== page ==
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Accountants Office, 1803 - 1804 (53)

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The Accountants Office was used for the processing of low-denomination bank notes. It was the largest space in the new north-west wing, measuring 96 by 40 feet. Just as in the Accountants Office built by George Sampson (1731-34), the room was a long open space oriented east-west to maximize the indirect northern light best for clerical work. The new office was much larger, with enough space for more than fifty clerks. The clerks worked at rows of desks signing bank notes and making entries in ledgers. An alcove on the west end was occupied by the Chief Clerk, allowing him to supervise the workers from behind. The Bank Bill books record the east end of the Accountants Office constructed in Autumn 1804; it was occupied in 1805.

The Accountants Office (later the £5 Note Office) was located between the Waiting Room Court and the Printing Office Court. Each side of the room consisted of seven bays of tall semicircular-headed windows spaced between raised Ionic half-columns. The southern range of windows overlooked the loggia beside the Waiting Room Court. Both ends of the room were decorated with a portico-like feature, consisting of twin Ionic half-columns between Ionic pilasters. A segmental coffered ceiling was suspended from the roof by queen-post roof trusses.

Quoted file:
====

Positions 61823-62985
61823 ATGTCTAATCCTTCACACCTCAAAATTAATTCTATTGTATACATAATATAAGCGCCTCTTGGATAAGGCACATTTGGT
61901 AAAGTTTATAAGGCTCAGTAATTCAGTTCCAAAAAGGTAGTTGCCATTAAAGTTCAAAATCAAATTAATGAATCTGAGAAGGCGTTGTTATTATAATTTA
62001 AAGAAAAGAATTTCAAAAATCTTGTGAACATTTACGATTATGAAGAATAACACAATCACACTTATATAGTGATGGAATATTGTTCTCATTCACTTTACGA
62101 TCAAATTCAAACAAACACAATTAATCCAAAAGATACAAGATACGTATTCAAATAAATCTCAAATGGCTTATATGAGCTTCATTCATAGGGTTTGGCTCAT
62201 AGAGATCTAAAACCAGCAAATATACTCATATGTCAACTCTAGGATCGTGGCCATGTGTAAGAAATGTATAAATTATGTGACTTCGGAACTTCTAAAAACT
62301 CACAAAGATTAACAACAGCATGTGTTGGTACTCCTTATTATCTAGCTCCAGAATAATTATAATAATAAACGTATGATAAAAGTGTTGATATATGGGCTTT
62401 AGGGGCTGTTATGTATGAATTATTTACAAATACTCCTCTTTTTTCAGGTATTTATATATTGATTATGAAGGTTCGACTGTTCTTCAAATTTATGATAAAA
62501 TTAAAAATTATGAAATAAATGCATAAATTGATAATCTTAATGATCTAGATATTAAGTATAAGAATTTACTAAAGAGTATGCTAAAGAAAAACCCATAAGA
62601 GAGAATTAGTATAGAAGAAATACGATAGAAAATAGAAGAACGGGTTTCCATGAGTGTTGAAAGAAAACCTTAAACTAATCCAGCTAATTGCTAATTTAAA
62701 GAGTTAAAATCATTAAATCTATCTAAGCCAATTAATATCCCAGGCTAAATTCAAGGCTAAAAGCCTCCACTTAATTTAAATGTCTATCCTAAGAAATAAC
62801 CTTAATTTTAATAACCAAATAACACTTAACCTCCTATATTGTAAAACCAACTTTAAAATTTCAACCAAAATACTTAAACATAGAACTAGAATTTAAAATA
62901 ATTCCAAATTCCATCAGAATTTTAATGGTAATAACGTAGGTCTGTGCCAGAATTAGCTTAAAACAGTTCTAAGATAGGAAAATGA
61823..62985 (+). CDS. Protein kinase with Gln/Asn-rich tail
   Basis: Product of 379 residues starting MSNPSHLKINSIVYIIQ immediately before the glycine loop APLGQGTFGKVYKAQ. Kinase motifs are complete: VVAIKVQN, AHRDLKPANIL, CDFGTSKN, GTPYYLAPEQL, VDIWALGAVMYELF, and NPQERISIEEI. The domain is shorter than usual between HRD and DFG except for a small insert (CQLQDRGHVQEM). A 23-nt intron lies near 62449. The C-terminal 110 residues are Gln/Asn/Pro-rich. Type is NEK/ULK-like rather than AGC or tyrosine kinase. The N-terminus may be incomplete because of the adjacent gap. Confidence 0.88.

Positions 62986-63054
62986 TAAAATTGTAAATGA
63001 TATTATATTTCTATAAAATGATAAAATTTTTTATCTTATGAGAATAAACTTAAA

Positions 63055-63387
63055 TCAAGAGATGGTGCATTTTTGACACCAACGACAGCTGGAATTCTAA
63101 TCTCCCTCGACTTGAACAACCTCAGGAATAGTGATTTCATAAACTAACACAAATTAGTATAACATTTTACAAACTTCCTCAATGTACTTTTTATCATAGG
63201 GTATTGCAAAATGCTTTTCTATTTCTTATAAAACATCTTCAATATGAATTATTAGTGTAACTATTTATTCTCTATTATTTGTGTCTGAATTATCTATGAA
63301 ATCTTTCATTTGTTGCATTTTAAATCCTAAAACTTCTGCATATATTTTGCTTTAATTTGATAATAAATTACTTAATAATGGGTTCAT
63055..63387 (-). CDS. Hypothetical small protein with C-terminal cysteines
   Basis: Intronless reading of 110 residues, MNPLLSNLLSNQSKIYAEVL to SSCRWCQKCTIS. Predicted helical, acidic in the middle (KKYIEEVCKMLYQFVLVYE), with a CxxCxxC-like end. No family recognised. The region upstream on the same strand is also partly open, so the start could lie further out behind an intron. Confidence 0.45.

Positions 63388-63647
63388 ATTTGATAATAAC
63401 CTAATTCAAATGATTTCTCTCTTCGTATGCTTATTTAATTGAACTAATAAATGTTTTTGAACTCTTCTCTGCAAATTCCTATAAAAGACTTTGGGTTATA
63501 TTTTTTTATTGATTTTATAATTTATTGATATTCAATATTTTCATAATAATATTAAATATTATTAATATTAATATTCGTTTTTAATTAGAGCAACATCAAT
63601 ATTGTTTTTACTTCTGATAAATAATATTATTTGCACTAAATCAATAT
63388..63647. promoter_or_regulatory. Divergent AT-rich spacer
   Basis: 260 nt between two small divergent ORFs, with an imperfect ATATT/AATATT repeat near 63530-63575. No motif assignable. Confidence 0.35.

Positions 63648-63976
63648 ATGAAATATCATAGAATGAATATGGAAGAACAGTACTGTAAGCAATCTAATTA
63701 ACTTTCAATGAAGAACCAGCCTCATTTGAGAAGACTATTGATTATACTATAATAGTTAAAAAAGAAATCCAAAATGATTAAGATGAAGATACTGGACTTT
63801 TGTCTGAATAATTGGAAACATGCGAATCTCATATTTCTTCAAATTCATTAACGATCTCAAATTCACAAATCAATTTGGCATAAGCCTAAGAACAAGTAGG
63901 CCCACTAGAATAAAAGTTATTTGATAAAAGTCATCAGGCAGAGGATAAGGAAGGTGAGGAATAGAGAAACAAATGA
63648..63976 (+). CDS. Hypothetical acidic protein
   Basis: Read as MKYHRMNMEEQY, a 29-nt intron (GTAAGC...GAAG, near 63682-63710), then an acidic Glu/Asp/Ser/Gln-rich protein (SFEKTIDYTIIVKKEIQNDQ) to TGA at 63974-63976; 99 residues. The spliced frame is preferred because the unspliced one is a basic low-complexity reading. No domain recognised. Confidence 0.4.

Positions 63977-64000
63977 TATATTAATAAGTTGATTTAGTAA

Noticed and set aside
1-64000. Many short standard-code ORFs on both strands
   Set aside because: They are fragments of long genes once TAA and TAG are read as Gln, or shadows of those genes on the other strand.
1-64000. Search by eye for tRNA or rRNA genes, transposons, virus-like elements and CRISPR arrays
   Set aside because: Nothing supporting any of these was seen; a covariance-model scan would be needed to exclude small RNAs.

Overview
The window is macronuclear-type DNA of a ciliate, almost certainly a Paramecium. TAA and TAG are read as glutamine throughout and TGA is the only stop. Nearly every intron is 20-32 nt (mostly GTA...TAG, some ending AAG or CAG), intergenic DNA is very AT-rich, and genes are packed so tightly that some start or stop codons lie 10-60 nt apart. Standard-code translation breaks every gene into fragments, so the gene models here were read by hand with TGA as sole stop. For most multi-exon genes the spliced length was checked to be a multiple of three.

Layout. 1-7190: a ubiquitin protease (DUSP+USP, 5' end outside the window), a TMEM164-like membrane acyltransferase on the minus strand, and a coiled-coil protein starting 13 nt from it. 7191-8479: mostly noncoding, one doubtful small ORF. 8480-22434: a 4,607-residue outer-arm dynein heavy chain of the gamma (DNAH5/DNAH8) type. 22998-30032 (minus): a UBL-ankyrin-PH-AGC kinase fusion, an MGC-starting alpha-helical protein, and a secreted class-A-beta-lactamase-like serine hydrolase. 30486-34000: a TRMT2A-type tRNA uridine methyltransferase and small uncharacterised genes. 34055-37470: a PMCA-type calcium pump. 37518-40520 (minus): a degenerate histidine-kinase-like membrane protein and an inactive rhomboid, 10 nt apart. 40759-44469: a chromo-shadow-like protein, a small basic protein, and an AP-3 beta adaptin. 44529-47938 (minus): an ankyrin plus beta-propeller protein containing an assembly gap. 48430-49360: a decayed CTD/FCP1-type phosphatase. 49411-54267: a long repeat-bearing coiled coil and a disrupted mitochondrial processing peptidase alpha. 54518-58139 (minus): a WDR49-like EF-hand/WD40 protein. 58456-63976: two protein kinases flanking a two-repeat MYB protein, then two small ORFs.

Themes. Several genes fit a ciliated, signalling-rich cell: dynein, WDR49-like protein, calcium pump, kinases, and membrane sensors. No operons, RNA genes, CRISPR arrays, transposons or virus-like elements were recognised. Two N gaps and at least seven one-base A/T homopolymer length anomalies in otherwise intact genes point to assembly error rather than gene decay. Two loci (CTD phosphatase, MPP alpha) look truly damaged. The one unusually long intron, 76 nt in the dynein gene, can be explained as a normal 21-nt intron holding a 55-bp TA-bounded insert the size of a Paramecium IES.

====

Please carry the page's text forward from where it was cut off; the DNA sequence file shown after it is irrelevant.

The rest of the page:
The Accountants Office was fitted up in June 1806. It was later known as the £5 Note Office, and finally the Public Drawing Office. Vaults below the Accountants Office were used as a library for the storage of old bank notes. The bank notes were value-less but were kept incase they should be used as evidence for a forgery. The notes were kept for ten years and then destroyed (Francis).

A drawing for the Accountants Office is among a collection of Soane's drawings at the Victoria and Albert Museum. The drawing is an interior view of the office and is dated 13 August 1803 on its verso.

Literature: J. Francis, History of the Bank of England: its times and traditions, vol. 2, 1847, p. 230H. Rooksby Steele and F.R. Yerbury, The Old Bank of England, London, 1930, pp. 20-23; P. du Prey, Sir John Soane, 1985, in series of 'Catalogues of architectural drawings in the Victoria and Albert Museum', catalogue 171; D. Abramson, Building the Bank of England, 2005, pp. 166-7.

Madeleine Helmer, 2011



Digitisation of the Drawings Collection has been made possible through the generosity of the Leon Levy Foundation

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Sir John Soane's collection includes some 30,000 architectural, design and topographical drawings which is a very important resource for scholars worldwide. His was the first architect’s collection to attempt to preserve the best in design for the architectural profession in the future, and it did so by assembling as exemplars surviving drawings by great Renaissance masters and by the leading architects in Britain in the 17th and 18th centuries and his near contemporaries such as Sir William Chambers, Robert Adam and George Dance the Younger. These drawings sit side by side with 9,000 drawings in Soane’s own hand or those of the pupils in his office, covering his early work as a student, his time in Italy and the drawings produced in the course of his architectural practice from 1780 until the 1830s.

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Contents of Accountants Office, 1803 - 1804 (53)